Intermission: Selma: social

Selma takes us to the promised land with a very human portrayal of Martin Luther King Jr.

Social media has its issues, but an unexpected benefit of a culture where people are launching what we used to call “brain droppings” semi-permanently into the digital aether is that every once in awhile something fairly poetic happens. Case in point: During one of the summer’s police-brutality/civil-rights protest blowups, a particularly obnoxious set of memes were circulating juxtaposing photographs of protesters led by Martin Luther King (suits and ties, “Sunday best” dresses) and “under-dressed” present-day protesters; the point being made (sometimes with accompanying text) that the difference in attire was also a difference in the seriousness/effectiveness of the protests.

It’s a crude point, and was roundly-deconstructed once it slipped from its native habitat on the Facebook timelines of aging cranks and into the Twittersphere. In fact, I only myself caught sight of it in the form of another user’s brutally succinct dismissal of the memetic premise:

“MLK was wearing a suit when they SHOT HIM, too.”

Dr. Martin Luther King has to be one of the most mis-appropriated figures in history, perhaps second only to Gandhi in terms of the “popular idea” of what they meant to their moment in history being grabbed up and repurposed to make points they never signed on to make or for comparisons one would doubt they’d find appropriate or flattering. “Where is the _______ Gandhi??” is invoked ad-nauseum to deride the efforts of revolutions that don’t adhere to a clean-hands approach to the revolutionaries’ own detriment, while the media tends to wax nostalgic for MLK whenever it’s felt that a protest doesn’t live up to some Hollywood standard of gentility.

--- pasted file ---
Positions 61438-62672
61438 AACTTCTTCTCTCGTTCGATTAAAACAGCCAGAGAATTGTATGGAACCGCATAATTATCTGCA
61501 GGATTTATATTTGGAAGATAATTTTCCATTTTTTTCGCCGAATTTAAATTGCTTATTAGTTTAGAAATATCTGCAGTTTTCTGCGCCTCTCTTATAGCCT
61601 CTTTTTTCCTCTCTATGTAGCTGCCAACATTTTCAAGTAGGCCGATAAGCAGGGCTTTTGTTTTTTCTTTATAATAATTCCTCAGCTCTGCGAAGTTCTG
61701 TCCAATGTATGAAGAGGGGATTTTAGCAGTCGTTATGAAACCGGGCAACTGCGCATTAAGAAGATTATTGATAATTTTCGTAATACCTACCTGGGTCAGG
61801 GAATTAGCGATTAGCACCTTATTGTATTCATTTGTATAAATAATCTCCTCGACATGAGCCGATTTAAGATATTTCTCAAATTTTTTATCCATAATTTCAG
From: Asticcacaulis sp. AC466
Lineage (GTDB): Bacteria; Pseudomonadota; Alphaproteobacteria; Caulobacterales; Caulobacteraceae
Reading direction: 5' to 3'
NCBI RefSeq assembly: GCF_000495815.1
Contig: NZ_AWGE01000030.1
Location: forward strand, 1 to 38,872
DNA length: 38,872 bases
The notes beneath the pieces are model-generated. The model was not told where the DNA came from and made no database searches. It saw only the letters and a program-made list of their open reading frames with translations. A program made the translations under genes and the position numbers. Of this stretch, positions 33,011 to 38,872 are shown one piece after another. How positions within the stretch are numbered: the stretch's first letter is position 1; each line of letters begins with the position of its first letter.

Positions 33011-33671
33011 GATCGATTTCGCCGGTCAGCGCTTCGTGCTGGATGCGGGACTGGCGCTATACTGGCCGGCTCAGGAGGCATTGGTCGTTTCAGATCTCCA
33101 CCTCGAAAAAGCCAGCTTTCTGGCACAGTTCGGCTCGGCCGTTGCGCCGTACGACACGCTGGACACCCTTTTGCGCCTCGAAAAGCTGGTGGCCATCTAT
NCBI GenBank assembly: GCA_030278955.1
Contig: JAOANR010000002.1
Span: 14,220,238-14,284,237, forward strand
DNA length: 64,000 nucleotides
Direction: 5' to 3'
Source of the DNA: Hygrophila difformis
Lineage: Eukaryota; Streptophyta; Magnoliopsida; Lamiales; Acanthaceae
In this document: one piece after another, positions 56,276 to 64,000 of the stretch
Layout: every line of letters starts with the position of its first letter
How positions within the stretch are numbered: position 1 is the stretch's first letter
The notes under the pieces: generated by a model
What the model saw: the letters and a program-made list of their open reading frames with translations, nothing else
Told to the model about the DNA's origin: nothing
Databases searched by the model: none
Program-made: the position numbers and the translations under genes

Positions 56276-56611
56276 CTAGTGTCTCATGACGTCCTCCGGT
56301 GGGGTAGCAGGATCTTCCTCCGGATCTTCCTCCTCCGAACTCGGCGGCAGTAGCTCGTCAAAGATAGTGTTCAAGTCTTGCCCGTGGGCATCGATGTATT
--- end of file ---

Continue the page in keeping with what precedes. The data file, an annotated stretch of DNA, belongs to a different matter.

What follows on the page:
There’s seldom an inherent malice to this kind of misappropriation, just the usual problems that come with distance from events — the way history tends to get its edges sanded off to flatter the sensibilities of those asked to remember it. King is the most memorable/effective Civil Rights leader with the least “baggage,” so his popular, simplified image becomes the unrealistic standard by which his successors are judged: “Why can’t YOU just make racism disappear by making a lovely speech about dreams, huh?”

Ava DuVarney’s film Selma is being pitched as THE long-awaited Hollywood biopic of King, but that description does the film and its ambitions a great disservice. This is no mere Academy Awards fishing expedition, it’s nothing less than an attempt to set the record straight on King. Selma aims to give him and his movement due credit for the radical, revolutionary spirit they embodied and — though the confluence of events couldn’t possibly have been known to the filmmakers — to remind the world that the heroes of the Civil Rights Movement had a lot more in common with both the fist-pumping folks fighting back on the ground in Ferguson (and New York, and… you get the idea) and the so-called “agitators” using social media tools to turn local flashpoints into fuel for national outrage than they do with the talking heads tut-tutting “uncivilized” protests on cable news.

As the title implies, the film zeroes in on King taking up leadership of a coordinated protest against voting restrictions in Selma, Alabama in 1965. The event, capped off by a protest march from Selma to Montgomery, is remembered as one of the iconic highlights of the movement. While the film is concerned with granting audiences a humanizing glimpse into the man behind the soaring speeches, it’s also concerned with exploding the idea that “iconic highlights” are made by history and happenstance, instead of by people.